Originally from Eagles Mere, Pa., a Victorian summer resort on a pristine lake in north central Pennsylvania, Susanne was surrounded by thousands of acres of state game lands. She said, “I think love for the outdoors and everything green was hardwired in my DNA and this is one of the reasons I love living in the Potomac Subregion.” She left this area to attend Dickinson College, earned her Masters at the University of Pittsburgh and her JD from George Washington University.

Ginny Barnes, president of the WMCCA, said, “Susanne’s knowledge of the law, ability to dig into tough legal issues with water and sewer policy, Special Exception uses and issues before the Board of Appeals has helped the Association navigate our way with County, State and even the Federal Government. Her contributions are nothing short of remarkable. Though self-effacing and quiet, Susanne has spent untold hours working for our community. She is well-respected by the Montgomery County Council, Parks and Planning Department and other governmental agencies. Susanne currently serves as zoning chair and is the president-elect of the WMCCA for 2019/2020.”

Lee said, “I feel so honored to receive this award for work that I love to do for my incredible neighbors and the awesome West Montgomery County Citizens Association. I am pleased to follow in the footsteps of my heroes – former West Montgomery award winners Ginny and George Barnes and Lois Williams. In my professional and volunteer work, the goal has been to apply sound science, common sense, and the rule of law to ensure the very best outcome. Although the sound of chain saws still sends shivers down my back, the objective is not to stop development, but to ensure it is done intelligently.”

Retired from the EPA, Lee became environmental counsel for the Government of Palau, an island nation in the western Pacific. Her love of diving and snorkeling exploded there and she spends a lot of time on coral reefs throughout the world.


Katelyn Foreman — Potomac Youth of the Year.

Katelyn Foreman, Potomac Youth of the Year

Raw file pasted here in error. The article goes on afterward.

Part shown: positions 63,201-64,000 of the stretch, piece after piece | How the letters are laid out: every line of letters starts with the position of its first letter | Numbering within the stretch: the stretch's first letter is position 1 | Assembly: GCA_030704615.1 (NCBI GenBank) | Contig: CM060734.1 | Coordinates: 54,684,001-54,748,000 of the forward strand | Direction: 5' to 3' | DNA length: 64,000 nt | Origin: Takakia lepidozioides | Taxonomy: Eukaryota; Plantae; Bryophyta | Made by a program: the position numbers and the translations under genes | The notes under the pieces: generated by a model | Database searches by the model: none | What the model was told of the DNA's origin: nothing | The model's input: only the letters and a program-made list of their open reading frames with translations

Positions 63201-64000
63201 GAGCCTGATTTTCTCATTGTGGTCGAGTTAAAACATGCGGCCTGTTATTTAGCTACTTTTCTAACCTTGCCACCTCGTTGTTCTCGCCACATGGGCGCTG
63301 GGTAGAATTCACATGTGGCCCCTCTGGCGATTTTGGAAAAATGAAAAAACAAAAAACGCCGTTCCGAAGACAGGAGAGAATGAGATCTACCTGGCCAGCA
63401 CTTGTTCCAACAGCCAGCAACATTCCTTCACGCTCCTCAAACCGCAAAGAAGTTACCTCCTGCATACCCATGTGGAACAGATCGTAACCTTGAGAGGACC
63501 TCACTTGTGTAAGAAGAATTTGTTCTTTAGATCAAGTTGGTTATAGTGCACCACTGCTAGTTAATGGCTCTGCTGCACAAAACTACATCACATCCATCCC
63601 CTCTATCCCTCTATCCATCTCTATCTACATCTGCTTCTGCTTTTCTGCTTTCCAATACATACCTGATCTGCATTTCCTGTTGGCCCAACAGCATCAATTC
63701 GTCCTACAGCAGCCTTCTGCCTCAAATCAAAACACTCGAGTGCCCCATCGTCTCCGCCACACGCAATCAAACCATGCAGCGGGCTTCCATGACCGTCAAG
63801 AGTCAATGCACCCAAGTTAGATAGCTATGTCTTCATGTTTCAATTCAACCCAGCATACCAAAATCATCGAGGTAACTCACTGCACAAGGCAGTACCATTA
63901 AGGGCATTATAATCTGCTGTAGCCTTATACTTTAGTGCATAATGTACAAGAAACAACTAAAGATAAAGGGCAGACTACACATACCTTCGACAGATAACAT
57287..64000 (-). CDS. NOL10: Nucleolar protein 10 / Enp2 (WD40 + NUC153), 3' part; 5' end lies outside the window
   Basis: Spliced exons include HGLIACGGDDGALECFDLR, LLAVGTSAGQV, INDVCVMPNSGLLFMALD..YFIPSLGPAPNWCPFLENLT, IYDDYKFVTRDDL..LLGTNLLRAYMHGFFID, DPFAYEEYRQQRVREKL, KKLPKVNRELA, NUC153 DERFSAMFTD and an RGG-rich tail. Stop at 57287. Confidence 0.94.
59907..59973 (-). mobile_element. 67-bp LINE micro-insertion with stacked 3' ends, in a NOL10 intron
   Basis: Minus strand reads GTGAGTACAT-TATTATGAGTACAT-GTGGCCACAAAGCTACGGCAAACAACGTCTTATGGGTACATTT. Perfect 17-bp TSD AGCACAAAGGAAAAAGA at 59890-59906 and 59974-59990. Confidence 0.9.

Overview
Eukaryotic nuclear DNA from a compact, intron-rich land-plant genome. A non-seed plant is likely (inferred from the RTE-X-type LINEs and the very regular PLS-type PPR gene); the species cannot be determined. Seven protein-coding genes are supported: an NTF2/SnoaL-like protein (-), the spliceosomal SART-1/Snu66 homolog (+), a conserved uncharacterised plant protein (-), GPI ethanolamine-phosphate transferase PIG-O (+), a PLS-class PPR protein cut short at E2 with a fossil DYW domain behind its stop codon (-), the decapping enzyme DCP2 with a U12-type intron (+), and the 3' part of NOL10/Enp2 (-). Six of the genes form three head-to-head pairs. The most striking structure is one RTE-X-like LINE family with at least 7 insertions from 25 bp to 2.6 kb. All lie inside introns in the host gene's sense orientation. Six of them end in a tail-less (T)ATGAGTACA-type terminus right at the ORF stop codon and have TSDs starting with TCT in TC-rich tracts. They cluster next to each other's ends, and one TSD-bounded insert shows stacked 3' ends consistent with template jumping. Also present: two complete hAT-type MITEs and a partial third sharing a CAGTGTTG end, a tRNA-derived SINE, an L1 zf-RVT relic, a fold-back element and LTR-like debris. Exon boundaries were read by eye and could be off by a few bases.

Katelyn Foreman, a senior at The Bullis School, was nominated by her guidance counselor Lynn Kittel. She has attended Bullis since grade 6, and lived in Potomac her entire life. She is curious and kind – two features that allow her to achieve excellence in all aspects of her life. Her counselor wrote, “Katelyn must have some magical power that allows her to extend time! It just does not seem possible that she can accomplish as much in each day as she does. She appears to be superhuman in that regard, and yet, anyone who meets Katelyn will tell you she is as grounded, caring and as ‘real as they come.’ With her genuine kindness and gregarious nature, Katelyn puts everyone at ease and welcomes them into her sphere. She is the perfect example of someone who can be successful at all she attempts yet always be at ease and relatable.”

Not only does Katelyn carry the highest GPA in her class, she is an accomplished dancer at the CityDance Conservatory where she spends 15 hours each week in classes and rehearsals. She also dances and choreographs for the Bullis After-School Dance Program, represents her classmates in Student Government and is a leader in the Bullis Student Tutors Organization. She tutors many younger students and has served as head of marketing for the program. Additionally, she is involved in UNICEF and Booster Club and spent her summer teaching dance to senior citizens at the Hebrew Home. She wanted to share her love of dance with the residents of an assisted living facility and thoroughly enjoyed watching the seniors move and smile along with the music.